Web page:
Volunteers from the Victoria Women’s March organizing committee get ready for the Jan. 20 event where speakers will address the crowd at Centennial Square before marching through downtown to the legislature. Women’s March Canada photo

Victoria Women’s March 2.0 hits the streets Jan. 20

Violence against women has impact on a local level, says march organizer

When Cayla Naumann didn’t see Victoria listed on the 2018 Women’s March Canada (WMC) website, she decided to step up to organize a local event.

This year’s march – organized in partnership with Women’s March Canada and Council of Canadians – kicks off in Centennial Square at 11 a.m. Jan. 20, the anniversary of last year’s march in protest of U.S. President Donald Trump’s inauguration.

“Last year I was actually down at the Seattle women’s march, which was a phenomenal experience,” says Naumann, a biologist from Saanich who felt inspired to bring that awareness back to Canada.

A lot of progress has been made since last year’s march, not just in Victoria, but across the country, she says. But she points to the recent murders of young sisters Chloe and Aubrey Berry in Oak Bay as another example of how violence against women has impacted Victoria.

“For me, that was another reminder that women of all ages and backgrounds still face domestic violence on a regular basis,” Naumann says. “No woman deserves to be in a situation where they have to experience violence at home or in the workplace.”

Last year’s march in Victoria drew close to 2,000 people and Naumann hopes for the same kind of support this year. Speakers from the community who work in areas related to women’s equality will address the crowd before participants head down Government Street toward the legislature, where the march will culminate with a choral performance from local musicians.

It’s really easy to look at the U.S. and point fingers when it comes to equality, representation, safety and economic security, Naumann says, but there are still a lot of the same problems facing women in Canada as well.

She calls the march an opportunity for people in Greater Victoria to come together to show support and raise awareness of some of those issues.

“Indigenous women, disabled groups, women of colour, other gender backgrounds – we need to continue to include women from these backgrounds into the movement … Feminism gets a lot of criticism for being a white women’s movement.”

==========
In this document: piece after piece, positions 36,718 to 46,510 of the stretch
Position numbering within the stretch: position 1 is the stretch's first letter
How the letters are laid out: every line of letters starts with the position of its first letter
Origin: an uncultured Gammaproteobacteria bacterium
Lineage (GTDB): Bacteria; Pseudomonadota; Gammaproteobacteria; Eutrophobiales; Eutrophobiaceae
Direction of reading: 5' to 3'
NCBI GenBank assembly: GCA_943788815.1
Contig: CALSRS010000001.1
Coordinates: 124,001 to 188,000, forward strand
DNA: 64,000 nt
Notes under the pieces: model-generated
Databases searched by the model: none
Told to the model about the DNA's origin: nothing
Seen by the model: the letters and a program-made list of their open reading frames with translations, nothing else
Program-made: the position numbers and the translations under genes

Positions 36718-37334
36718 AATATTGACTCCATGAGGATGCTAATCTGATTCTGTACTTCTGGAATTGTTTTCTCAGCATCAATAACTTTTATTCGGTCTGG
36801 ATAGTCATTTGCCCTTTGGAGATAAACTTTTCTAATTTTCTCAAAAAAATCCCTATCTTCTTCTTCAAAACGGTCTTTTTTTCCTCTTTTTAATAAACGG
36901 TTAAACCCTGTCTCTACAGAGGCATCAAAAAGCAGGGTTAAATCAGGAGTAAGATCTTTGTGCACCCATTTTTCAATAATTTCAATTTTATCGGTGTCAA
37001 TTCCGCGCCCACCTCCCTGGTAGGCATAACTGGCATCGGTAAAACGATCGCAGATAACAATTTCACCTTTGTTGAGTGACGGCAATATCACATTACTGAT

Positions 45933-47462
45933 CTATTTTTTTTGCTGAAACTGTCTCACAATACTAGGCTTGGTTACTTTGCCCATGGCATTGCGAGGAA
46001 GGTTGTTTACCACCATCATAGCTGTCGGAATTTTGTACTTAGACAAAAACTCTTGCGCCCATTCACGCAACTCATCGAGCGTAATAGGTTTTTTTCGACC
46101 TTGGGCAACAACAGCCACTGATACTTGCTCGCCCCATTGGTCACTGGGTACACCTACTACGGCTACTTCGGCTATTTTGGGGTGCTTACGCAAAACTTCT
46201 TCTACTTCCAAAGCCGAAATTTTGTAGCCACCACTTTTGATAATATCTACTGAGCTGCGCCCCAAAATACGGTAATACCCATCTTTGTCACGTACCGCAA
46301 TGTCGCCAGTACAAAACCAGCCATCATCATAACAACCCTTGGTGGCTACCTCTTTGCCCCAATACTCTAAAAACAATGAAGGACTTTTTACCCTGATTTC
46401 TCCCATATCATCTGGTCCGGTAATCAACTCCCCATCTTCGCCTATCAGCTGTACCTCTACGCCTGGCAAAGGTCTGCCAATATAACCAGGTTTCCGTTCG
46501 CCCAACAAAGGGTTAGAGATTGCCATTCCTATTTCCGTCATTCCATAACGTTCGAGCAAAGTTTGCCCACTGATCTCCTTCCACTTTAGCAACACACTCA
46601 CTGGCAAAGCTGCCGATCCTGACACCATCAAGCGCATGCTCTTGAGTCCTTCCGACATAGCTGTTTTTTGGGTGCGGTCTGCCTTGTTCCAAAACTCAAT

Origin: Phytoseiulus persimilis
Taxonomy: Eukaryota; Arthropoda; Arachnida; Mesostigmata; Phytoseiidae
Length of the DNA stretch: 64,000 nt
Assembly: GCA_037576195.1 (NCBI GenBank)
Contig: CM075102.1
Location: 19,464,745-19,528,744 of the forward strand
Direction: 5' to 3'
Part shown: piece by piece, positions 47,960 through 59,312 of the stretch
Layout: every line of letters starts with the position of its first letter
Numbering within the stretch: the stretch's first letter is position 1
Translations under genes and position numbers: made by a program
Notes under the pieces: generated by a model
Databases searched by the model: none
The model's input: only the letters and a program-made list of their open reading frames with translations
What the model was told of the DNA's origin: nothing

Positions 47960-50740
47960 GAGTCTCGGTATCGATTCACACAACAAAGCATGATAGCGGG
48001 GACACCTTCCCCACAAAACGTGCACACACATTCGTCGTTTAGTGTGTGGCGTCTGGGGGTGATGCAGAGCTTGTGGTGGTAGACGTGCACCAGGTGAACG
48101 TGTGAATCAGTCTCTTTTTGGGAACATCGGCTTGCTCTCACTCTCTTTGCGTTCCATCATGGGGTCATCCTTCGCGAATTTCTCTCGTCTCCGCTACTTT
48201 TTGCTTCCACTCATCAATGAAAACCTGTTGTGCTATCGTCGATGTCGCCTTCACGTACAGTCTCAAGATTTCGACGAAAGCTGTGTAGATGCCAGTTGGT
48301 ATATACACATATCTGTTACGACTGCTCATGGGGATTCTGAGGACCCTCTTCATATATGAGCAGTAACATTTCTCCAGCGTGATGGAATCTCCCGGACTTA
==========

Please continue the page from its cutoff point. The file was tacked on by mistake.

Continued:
For updates on the march, visit WomensMarchCanada.com or check out the Victoria Women’s March Facebook page. If you’re interested in becoming a volunteer, contact Naumann at victoria@womensmarchcanada.com.

And, if you’re unable to make the march but would like to donate, the Victoria Women’s March organizing committee will hold a fundraiser Jan. 19. The book and art sale will run from 2:30-5 p.m. in the Clearihue building (C112) at UVic with proceeds benefiting the Victoria march, and non-profit groups whose values align with WMC.

kristyn.anthony@vicnews.com

Just Posted

Meet Your Candidates: Learn more about the Esquimalt council candidates

We asked candidates what changes they would make in the municipality

BC SPCA sees successful weekend from adoption sales

On Saturday animal shelters across the province reduced their adoption fees

Afternoon collision launches vehicle through downtown Victoria business

Two female drivers and staff of CEV Victoria uninjured, but visibly shaken

West Shore RCMP tape off Langford law office sent suspicious substance last month

No confirmation as to why police were back at Hemminger Law Group Monday afternoon

Two drivers crash through Victoria homes in two weeks

VicPD say alcohol is believed to a factor in both incidents

Campers near Saanich municipal hall await response from transportation ministry

MOTI expected to decide Monday when campers need to leave

Advance voting begins Oct. 10 in Greater Victoria

The polls open at 8 a.m. for the 2018 municipal election with the general election taking place Oct. 20

Find your future at Black Press career fair in Victoria

More than 70 booths expected at Bay Street Armoury on Oct. 25

Trump: Saudi king ‘firmly denies’ any role in Khashoggi mystery

Secretary of State Mike Pompeo is travelling to the Middle East to learn more about the fate of the Saudi national

Microsoft co-founder Paul Allen dies at 65

Allen died in Seattle from complications of non-Hodgkin’s lymphoma

Transport Canada to take new look at rules, research on school bus seatbelts

Canada doesn’t currently require seatbelts on school buses

Sockeye run in Shuswap expected to be close to 2014 numbers

Salute to the Sockeye on Adams River continues until Sunday, Oct. 21 at 4 p.m.

Michelle Mungall’s baby first in B.C. legislature chamber

B.C. energy minister praises support of staff, fellow MLAs

Canucks: Pettersson in concussion protocol, Beagle out with broken forearm

Head coach Travis Green called the hit ‘a dirty play’

Most Read